The Maritime History of the Great Lakes
Thomas A. Scott (Schooner), U24785, sunk by collision, 1880

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The wreck of the barge T. A. SCOTT, which was cut down and sunk in Milwaukee Bay last fall, has come to the surface within a few days. A part of the hull and other parts of the vessel are floating at the anchor, probably under the influence of the heavy seas of late, together with the ice.
      Cleveland Herald
      Monday, March 7, 1881

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The Milwaukee Sentinel has the following: "The barge THOMAS A. SCOTT, sunk at her anchors in the bay here last fall by the Union Steamboat Company's propeller AVON, is now the property of the underwriters, they having paid all losses resulting from the disaster. It is probable an attempt will be made to raise the craft, but upon this point no conclusion has as yet been reached, and none will be until all floating ice has disappeared from the lake. The report printed in some of the city papers some time ago that the SCOTT was breaking up and coming to the surface is untrue, a floating spar still attached to the hull by the standing rigging being the only wreckage that can be discovered. A settlement of the suit instutated agains the Union Steamboat Company has also been effected, but the terms cannot be learned. As 75 per cent of the loss was demanded, and 50 per cent offered. It is probable a rate between the two was finally agreed upon.
      Cleveland Herald
      Friday, March 25, 1881

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Milwaukee Sentinel. -- What is to be done about the removal of the wreck of the sunken barge THOMAS A. SCOTT, is the principal question with vessel owners at present.
      Cleveland Herald
      August 6, 1881
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      Milwaukee, August 11. -- A diver was sent down yesterday by the government engineers to find the condition of the sunken propeller SCOTT. It was found that her taffrail is within twenty-three feet of the surface. As her spars reach the surface, or nearly so, it is held that they will have to be removed, and that there will then be no immediate danger from the vessel.
      Cleveland Herald
      August 15, 1881

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Milwaukee Sentinel: Yesterday Major D. C. Houston was in receipt of official notice from the Secretary of War, ordering him to at once take proper steps for the removal of the wreck of the sunken barge THOMAS A. SCOTT, which has remained a nuisance to lake shipping since last fall. Major Houston, in compliance with the above order, will advertise his intention to remove the SCOTT, and, according to section 4 of the act of Congress making appropriations for rivers, harbors, and other purposes, the notice must not be less than thirty days. This news will no doubt be cheerfully received by vessel masters, who have been in constant fear of the sunken barge since she went down, and especially since her spars were taken out. So great is the fear entertained for her, that many masters have been known to stand out into the lake rather than attempt to make the harbor on a rough night when it was impossible to show a light from the solitary spar which remains.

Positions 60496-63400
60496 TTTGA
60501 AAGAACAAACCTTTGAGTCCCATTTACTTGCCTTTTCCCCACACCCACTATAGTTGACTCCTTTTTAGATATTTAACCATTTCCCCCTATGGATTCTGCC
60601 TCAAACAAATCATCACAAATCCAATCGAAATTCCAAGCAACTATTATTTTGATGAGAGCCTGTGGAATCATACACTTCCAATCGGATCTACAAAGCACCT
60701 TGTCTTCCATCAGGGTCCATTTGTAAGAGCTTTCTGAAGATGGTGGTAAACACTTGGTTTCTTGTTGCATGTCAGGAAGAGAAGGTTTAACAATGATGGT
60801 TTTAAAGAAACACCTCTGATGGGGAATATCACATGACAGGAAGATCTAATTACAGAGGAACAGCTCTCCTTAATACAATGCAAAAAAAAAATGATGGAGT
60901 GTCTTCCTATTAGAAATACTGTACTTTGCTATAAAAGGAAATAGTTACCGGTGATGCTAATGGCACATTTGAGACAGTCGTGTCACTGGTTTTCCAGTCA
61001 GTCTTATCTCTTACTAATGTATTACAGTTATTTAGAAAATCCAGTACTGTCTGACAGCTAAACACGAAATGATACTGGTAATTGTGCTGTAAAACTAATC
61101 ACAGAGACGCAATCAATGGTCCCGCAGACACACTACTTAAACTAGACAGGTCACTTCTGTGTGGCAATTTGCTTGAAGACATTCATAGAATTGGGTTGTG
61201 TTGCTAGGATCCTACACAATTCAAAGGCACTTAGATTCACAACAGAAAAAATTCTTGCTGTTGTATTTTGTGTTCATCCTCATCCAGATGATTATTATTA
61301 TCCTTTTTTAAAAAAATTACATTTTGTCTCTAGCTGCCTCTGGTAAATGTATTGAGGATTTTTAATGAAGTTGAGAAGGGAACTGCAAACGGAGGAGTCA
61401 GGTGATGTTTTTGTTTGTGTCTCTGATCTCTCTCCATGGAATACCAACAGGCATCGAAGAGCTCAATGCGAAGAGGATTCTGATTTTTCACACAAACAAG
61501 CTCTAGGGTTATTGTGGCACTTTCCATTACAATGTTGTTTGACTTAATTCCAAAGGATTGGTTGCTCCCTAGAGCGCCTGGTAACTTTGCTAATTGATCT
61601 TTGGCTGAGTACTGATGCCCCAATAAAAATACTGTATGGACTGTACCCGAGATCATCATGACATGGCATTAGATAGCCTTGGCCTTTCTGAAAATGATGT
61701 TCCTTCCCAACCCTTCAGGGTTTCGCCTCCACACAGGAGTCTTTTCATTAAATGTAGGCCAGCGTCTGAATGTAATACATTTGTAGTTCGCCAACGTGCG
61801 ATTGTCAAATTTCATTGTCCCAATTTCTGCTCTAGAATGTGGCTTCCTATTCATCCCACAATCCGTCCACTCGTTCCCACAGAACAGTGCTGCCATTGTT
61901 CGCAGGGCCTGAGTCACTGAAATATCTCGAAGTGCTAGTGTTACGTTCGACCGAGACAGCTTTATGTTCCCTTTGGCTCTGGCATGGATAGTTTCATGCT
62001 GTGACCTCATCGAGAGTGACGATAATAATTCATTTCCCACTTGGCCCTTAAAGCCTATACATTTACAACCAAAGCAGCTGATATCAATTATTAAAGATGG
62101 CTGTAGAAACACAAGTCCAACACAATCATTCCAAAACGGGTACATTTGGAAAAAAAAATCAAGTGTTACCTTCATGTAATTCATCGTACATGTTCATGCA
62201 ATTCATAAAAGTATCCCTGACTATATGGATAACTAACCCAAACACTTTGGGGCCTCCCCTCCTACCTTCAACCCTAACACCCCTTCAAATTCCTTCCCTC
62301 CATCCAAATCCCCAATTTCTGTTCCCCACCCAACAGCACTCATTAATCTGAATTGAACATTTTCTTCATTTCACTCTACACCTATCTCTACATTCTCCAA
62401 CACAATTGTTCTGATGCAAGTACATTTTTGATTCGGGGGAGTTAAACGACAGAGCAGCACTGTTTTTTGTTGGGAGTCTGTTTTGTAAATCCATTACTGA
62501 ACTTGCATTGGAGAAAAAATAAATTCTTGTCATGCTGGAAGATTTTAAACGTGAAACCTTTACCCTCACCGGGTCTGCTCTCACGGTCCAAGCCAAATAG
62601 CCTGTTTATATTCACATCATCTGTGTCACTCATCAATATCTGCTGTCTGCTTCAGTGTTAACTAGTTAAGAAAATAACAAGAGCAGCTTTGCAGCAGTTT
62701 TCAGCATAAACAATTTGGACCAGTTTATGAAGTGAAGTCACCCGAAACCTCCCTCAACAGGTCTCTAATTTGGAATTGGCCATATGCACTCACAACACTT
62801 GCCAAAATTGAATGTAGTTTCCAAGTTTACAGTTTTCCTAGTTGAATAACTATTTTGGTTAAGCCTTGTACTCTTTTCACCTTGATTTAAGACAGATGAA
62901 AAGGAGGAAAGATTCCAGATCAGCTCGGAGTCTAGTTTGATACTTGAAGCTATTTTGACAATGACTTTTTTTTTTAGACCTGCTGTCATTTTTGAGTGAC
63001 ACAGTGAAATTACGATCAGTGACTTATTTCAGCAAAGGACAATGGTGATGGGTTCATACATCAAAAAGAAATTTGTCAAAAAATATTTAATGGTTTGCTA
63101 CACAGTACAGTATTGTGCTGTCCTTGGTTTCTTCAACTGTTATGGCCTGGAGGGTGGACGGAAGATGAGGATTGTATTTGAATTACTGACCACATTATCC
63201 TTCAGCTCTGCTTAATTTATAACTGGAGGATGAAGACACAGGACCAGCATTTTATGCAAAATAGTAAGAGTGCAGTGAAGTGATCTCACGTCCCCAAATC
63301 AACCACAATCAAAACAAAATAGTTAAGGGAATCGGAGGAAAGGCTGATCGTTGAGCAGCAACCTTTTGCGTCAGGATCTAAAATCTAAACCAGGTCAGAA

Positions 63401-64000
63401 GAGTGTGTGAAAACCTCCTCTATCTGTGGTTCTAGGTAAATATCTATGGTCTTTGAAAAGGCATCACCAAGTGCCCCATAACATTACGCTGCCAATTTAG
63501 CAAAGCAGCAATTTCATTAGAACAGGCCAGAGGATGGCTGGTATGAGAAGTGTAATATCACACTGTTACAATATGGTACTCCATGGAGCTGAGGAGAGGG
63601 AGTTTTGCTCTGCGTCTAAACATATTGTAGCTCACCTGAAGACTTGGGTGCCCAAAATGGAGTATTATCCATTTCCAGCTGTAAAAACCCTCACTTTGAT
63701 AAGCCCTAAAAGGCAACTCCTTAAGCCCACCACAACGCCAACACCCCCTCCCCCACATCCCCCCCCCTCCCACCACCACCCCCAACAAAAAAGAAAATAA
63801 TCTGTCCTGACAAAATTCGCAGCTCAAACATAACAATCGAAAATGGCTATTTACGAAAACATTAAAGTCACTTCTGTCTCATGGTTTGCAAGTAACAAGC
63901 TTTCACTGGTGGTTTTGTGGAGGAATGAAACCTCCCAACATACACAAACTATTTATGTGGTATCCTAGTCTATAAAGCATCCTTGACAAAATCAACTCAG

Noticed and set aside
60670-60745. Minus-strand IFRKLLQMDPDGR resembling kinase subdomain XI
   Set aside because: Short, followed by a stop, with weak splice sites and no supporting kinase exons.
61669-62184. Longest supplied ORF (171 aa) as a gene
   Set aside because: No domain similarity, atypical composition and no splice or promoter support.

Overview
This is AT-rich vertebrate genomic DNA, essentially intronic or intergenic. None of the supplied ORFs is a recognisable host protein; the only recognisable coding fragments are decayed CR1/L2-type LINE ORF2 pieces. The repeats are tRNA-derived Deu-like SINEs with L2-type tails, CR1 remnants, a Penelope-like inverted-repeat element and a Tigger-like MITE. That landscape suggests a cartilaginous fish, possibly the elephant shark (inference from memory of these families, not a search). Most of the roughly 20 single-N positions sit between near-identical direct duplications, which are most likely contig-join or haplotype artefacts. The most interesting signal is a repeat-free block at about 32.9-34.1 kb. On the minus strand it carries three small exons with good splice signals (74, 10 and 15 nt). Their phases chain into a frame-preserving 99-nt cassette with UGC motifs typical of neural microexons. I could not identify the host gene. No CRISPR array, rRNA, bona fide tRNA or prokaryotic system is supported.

Cleveland Herald
      Wednesday, October 5, 1881

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Messrs. Horrigan and Peak, the divers, are about to commence the work of recovering the anchors, chains, etc. of the sunken barge THOMAS A. SCOTT. The schr. ANN MARIE will be employed in the operation.
      Buffalo Morning Express
      July 4, 1882 4-8

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Messrs. Horrigan and Peck, the divers, today procured the windlass of the sunken barge THOMAS A. SCOTT.
      The J.W. Hall Great lakes Marine Scrapbook, August, 1882

Schooner THOMAS A. SCOTT. U. S. No. 24785. Of 740.91 tons. Home port, Erie, Pa.
      Merchant Vessel List, U. S., 1880/1881

NOTE:- the barge THOMAS SCOTT was originally a propeller.

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Reason: sunk by collision
Remarks: Total loss
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  • Wisconsin, United States
    Latitude: 43.0389 Longitude: -87.90647
William R. McNeil
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Thomas A. Scott (Schooner), U24785, sunk by collision, 1880